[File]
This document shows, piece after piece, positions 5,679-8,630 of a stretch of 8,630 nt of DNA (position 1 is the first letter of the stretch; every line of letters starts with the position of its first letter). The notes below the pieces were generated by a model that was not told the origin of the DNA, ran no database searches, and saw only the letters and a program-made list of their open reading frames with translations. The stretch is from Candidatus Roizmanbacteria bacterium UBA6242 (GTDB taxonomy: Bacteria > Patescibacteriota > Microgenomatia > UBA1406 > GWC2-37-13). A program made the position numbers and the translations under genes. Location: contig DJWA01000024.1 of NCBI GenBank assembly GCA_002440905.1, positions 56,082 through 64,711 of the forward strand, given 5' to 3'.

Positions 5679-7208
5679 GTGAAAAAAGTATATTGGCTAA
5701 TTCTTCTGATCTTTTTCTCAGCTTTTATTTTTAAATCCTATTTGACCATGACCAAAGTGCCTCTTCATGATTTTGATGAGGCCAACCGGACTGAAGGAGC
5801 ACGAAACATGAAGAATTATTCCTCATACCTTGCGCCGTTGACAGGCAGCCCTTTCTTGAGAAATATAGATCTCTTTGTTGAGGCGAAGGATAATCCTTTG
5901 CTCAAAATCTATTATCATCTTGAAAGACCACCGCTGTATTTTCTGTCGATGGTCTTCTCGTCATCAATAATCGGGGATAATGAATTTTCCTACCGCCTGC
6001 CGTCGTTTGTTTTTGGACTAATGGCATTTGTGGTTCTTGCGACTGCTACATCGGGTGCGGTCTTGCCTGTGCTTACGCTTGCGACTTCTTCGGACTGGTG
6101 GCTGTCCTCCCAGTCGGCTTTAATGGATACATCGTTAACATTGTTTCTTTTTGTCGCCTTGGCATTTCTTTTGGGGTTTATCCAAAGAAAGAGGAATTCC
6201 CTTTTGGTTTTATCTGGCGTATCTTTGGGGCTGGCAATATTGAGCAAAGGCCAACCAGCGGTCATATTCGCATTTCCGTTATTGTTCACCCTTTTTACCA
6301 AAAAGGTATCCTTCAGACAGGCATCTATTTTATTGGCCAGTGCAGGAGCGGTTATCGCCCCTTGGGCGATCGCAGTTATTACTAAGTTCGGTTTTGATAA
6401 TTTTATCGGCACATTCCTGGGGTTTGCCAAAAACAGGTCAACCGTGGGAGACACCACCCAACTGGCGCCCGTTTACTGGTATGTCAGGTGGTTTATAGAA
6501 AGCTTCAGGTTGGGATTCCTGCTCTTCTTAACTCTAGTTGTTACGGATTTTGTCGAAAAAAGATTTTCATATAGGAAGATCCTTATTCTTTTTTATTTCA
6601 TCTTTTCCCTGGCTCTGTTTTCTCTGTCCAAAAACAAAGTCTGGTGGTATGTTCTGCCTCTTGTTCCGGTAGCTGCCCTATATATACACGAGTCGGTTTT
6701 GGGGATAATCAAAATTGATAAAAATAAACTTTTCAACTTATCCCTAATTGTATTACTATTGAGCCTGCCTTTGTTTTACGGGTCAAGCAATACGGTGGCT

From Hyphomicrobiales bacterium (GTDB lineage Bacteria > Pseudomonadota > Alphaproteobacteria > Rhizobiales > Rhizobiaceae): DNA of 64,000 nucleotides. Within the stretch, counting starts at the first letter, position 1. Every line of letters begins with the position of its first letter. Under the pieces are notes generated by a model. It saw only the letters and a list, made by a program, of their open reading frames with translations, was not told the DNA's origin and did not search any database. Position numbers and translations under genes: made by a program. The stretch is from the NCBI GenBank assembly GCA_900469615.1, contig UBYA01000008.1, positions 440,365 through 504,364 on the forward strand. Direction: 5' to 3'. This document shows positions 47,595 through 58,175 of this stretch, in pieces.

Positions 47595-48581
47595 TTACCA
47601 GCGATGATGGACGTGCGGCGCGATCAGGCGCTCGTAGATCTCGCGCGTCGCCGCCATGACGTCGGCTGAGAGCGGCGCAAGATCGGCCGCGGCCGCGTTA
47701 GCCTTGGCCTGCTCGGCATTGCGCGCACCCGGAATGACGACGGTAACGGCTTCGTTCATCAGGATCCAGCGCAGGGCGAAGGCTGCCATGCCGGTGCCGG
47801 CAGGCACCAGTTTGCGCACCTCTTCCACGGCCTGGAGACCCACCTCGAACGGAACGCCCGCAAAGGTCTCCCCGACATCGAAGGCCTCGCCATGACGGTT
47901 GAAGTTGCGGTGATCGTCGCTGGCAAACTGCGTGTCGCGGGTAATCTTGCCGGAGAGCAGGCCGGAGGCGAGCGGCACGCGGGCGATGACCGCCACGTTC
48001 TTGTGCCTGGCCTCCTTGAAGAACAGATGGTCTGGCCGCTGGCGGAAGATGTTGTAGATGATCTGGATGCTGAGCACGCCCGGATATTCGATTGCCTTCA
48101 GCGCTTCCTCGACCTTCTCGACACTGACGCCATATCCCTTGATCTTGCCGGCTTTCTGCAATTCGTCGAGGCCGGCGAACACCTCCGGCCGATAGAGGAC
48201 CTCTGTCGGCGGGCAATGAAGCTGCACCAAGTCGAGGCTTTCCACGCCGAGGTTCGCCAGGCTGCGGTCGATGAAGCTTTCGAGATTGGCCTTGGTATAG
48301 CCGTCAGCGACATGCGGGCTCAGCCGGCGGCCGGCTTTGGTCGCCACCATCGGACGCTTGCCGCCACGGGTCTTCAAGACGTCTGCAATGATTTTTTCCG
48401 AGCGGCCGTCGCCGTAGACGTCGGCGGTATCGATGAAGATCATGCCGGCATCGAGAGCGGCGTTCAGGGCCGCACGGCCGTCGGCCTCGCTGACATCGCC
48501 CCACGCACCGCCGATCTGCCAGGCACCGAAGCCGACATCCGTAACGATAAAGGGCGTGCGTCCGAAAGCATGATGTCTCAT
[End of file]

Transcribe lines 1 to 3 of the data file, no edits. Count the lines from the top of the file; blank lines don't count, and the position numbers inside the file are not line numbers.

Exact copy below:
This document shows, piece after piece, positions 5,679-8,630 of a stretch of 8,630 nt of DNA (position 1 is the first letter of the stretch; every line of letters starts with the position of its first letter). The notes below the pieces were generated by a model that was not told the origin of the DNA, ran no database searches, and saw only the letters and a program-made list of their open reading frames with translations. The stretch is from Candidatus Roizmanbacteria bacterium UBA6242 (GTDB taxonomy: Bacteria > Patescibacteriota > Microgenomatia > UBA1406 > GWC2-37-13). A program made the position numbers and the translations under genes. Location: contig DJWA01000024.1 of NCBI GenBank assembly GCA_002440905.1, positions 56,082 through 64,711 of the forward strand, given 5' to 3'.

Positions 5679-7208
5679 GTGAAAAAAGTATATTGGCTAA